Well driller Randy Gebke usually uses a geology database and other high-tech tools to figure out where to sink new water wells for clients. But if asked, he’ll grab two wires, walk across the property, waiting for the wires to cross to find a place to drill.
Gebke is water witching, using an ancient method with a greater connection to superstition than science.
Cherry is a common choice, Gebke said, but no one chooses willow.
“That pulls toward dog squat,” he said, laughing at the thought of looking for water and finding a pile of something unwanted instead.
The National Groundwater Association, a trade group for well drillers, has officially disavowed witching as “totally without scientific merit.”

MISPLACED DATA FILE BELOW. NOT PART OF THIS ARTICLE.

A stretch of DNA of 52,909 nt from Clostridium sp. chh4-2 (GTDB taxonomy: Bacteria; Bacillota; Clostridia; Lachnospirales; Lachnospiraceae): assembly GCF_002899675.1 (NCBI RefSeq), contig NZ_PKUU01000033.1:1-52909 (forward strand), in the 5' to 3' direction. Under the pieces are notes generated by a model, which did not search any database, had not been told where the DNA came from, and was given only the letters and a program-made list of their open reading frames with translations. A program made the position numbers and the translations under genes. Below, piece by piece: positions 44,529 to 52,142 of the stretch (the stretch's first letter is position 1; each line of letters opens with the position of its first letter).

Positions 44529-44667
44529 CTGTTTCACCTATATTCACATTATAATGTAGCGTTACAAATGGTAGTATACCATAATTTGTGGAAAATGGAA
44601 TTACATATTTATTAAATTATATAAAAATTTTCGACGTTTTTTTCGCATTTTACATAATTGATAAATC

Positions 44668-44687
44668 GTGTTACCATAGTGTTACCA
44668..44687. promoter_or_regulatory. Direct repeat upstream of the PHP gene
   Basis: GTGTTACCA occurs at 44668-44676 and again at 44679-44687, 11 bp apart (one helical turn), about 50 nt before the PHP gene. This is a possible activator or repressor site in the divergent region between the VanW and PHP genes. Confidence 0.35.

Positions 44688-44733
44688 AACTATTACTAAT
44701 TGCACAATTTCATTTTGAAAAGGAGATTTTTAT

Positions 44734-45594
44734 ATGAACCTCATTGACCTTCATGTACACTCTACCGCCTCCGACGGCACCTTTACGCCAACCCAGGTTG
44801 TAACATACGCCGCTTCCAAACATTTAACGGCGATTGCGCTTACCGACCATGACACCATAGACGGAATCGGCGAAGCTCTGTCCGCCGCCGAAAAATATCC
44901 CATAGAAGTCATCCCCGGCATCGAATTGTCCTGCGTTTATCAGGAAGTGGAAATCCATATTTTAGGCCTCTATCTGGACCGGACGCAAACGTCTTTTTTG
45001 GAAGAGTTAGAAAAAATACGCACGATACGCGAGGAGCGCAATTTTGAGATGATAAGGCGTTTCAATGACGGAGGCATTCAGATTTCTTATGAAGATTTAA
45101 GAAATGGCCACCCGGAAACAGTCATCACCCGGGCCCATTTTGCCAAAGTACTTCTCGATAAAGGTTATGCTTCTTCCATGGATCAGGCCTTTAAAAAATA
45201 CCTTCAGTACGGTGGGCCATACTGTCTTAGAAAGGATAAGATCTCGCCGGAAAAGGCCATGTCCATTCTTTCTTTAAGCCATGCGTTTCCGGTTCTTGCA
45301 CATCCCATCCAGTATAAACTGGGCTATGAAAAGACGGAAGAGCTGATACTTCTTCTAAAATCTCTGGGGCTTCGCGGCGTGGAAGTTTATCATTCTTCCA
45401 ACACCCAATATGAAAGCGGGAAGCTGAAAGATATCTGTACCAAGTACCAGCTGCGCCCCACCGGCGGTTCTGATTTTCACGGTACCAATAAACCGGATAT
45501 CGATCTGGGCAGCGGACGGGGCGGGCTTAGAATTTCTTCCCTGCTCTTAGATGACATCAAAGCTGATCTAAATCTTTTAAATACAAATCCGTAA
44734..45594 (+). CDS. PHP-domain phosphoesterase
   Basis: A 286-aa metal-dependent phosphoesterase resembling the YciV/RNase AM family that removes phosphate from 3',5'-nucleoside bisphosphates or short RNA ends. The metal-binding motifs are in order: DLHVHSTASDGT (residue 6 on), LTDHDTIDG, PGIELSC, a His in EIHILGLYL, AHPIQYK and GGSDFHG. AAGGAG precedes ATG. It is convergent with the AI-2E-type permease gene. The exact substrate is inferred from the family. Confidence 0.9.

“I’m not going to dispute it because you hear too many stories,” said Mark Basch, a hydrologist who heads water rights and use operations at the Indiana Department of Natural Resources. But, he said, there’s no scientific explanation for it, “not in any of the books I read in school.”
Source: Washington Post
Not only is without explanation, there is no plausibility ever discovered for it and testing it shows it DOESN’T work. Even Agricola, in his famous work De Re Metallica, knew dowsing was pointless. It’s a superstition. So, the NGA is pretty much on the nose here. Note that the guy still uses geologic maps and scientific tools. So, the rods are pretty much superfluous. In almost all cases, water will be found in an aquifer at depth. The most common solution is to deepen your well to reach a lower level of water or create more storage space in the well. So, water witching may appear to work but, really, drilling almost anywhere will get you to water.